In my career, I’ve been able to help hundreds of kids and young people coming into my private practice when they have been experiencing mental health challenges. Mental health issues in Australian youth are relatively common, with a 2013-14 population survey reporting that around one in seven children and adolescents between the ages of four and 17 experience difficulties with their mental health, with the three most common diagnoses being Attention Deficit and Hyperactivity Disorder (ADHD), anxiety, and depression.

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Taking the first steps to getting any issues assessed and finding someone who can offer support can be difficult, not only for the young person, but also for their families, parents, or care-givers. Here is a quick guide to helping your child or teenager to access the support they need.

  1. How do I know if my child needs to see someone? 

  • You know your child best. If you become aware of any changes in your child, such as problems with sleeping, changes to their appetite, behavioural changes such as sudden emotional outbursts or withdrawing socially in situations they were previously comfortable in, refusing to go to school or participating in activities they previously enjoyed, then it might be worth getting some support for them.
  • Your relationship with your child is central to their wellbeing. Decades of research into parenting and attachment theory (a good summary can be found here: has shown that how we care for our kids, show our emotions, and demonstrate communication has a significant impact on our children and our relationships with them. If we believe that something may be going on for them, then it is up to us to start that conversation. Talk about mental health openly with your child, be honest about what you’ve noticed, and ask them more about it. LISTEN to your child and empathise with what they’re going through. They need to feel understood, and not have their concerns or their emotions dismissed or minimised. Headspace has a bunch of great resources for parents and carers supporting a young person experiencing mental health issues, including how to approach talking to them about their mental health (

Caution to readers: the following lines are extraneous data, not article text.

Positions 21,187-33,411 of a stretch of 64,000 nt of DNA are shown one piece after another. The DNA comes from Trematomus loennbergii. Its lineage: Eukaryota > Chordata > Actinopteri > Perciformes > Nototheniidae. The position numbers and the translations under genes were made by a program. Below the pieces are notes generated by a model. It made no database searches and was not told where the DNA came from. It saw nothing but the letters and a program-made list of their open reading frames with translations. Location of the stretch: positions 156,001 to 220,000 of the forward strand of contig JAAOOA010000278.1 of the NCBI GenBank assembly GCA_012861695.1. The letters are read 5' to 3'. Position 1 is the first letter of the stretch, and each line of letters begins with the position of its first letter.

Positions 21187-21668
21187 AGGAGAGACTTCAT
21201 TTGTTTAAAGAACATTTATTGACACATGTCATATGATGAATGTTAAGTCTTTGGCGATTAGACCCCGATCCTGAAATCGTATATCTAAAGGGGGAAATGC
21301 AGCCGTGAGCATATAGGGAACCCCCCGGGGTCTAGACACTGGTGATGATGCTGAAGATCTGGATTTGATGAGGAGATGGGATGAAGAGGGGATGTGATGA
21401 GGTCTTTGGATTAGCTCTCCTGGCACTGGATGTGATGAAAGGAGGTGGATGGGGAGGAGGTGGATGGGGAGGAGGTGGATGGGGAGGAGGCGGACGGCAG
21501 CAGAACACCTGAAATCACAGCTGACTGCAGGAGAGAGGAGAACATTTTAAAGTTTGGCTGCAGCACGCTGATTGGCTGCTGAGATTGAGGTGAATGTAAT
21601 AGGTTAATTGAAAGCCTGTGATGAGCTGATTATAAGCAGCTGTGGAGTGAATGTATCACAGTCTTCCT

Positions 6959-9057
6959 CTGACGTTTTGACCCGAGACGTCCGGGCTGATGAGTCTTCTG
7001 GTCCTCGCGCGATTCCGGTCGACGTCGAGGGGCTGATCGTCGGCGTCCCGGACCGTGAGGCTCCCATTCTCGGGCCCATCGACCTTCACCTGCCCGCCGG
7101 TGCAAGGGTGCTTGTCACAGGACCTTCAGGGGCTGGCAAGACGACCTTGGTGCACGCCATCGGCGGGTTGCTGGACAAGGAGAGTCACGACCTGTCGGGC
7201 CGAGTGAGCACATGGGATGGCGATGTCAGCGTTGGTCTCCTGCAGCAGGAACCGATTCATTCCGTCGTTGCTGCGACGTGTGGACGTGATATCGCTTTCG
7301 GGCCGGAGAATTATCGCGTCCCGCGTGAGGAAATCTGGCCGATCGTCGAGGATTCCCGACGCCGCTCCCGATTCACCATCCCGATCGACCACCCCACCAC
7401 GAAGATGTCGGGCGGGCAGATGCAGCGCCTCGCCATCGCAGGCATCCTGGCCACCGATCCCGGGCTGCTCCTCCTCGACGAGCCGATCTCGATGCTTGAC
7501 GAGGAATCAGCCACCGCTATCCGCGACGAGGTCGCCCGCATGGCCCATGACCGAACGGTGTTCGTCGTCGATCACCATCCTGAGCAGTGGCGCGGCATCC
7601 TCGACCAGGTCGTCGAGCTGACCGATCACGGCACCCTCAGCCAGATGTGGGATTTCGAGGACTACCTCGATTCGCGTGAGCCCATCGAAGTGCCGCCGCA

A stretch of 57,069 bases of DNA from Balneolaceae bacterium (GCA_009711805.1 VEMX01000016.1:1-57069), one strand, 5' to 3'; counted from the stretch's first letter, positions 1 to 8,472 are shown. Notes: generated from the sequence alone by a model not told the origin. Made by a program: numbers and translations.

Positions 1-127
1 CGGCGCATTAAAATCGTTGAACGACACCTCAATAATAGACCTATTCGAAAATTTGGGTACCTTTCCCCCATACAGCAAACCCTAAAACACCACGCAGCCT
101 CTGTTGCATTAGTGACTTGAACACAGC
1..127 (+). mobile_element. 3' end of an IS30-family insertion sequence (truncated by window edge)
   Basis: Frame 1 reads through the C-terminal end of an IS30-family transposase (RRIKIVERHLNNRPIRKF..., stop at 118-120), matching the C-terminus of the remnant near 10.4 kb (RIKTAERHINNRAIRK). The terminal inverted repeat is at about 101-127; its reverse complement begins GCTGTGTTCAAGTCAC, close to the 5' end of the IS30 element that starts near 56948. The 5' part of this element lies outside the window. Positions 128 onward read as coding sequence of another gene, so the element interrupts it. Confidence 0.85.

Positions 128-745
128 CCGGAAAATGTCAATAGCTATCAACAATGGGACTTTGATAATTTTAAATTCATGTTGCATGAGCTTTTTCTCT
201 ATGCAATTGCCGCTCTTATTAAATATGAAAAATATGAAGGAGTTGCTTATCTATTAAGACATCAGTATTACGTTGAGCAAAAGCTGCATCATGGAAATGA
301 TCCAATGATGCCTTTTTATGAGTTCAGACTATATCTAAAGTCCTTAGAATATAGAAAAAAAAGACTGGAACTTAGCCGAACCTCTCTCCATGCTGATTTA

• Support your child or teenager to see the potential benefits of seeing a psychologist or mental health professional. These can include having a space where they can talk confidentially about anything they want (within the limits of safety, of course!), and where they can learn and practice new skills, such as problem-solving strategies and managing their mental health.

    2. How do I find the right therapist for my kid?

  •  There are many ways of finding a psychologist or mental health professional who will be the right “fit” for your child. Your GP is always a great place to start, as they should be familiar with the psychologists in your local area and can often give recommendations. Searching online for therapists can also be useful, or using a directory such as the “find a psychologist” page on the Australian Association of Psychologists’ website. Make sure to include search terms that are relevant to your child, e.g. “anxiety”, “bullying”, or “ADHD assessment”.
  • Read through the profile of the prospective psychologist to get a feel for what they might be like. Their profile on their website should describe how they work, their qualifications and training, and the mental health issues they work with.
  • When you book in for your child’s first session, attend the session with them. The psychologist or mental health professional may want information about your child’s developmental history and may want to get your perspectives on what could be happening with your child right now. You may want to ask them questions, or speak to them about specific concerns, so it may be useful to write these down beforehand and bring them along.
  • Your child’s therapist should make you feel included in your child’s treatment. How this occurs can vary depending on how the psychologist prefers to work but could involve having you collaborate with them and your child to set goals at the beginning of therapy, and then the therapist providing you with updates on your child’s progress. It could also include instructions on how to support your child with practicing tasks or completing activities between sessions. Most therapy sessions run for 50-60 minutes, and it is usual in many practices, including my own, to have a quick catch up with parents and carers at either the beginning or the end of the session. You may also be able to book “parent sessions” with your child’s therapist.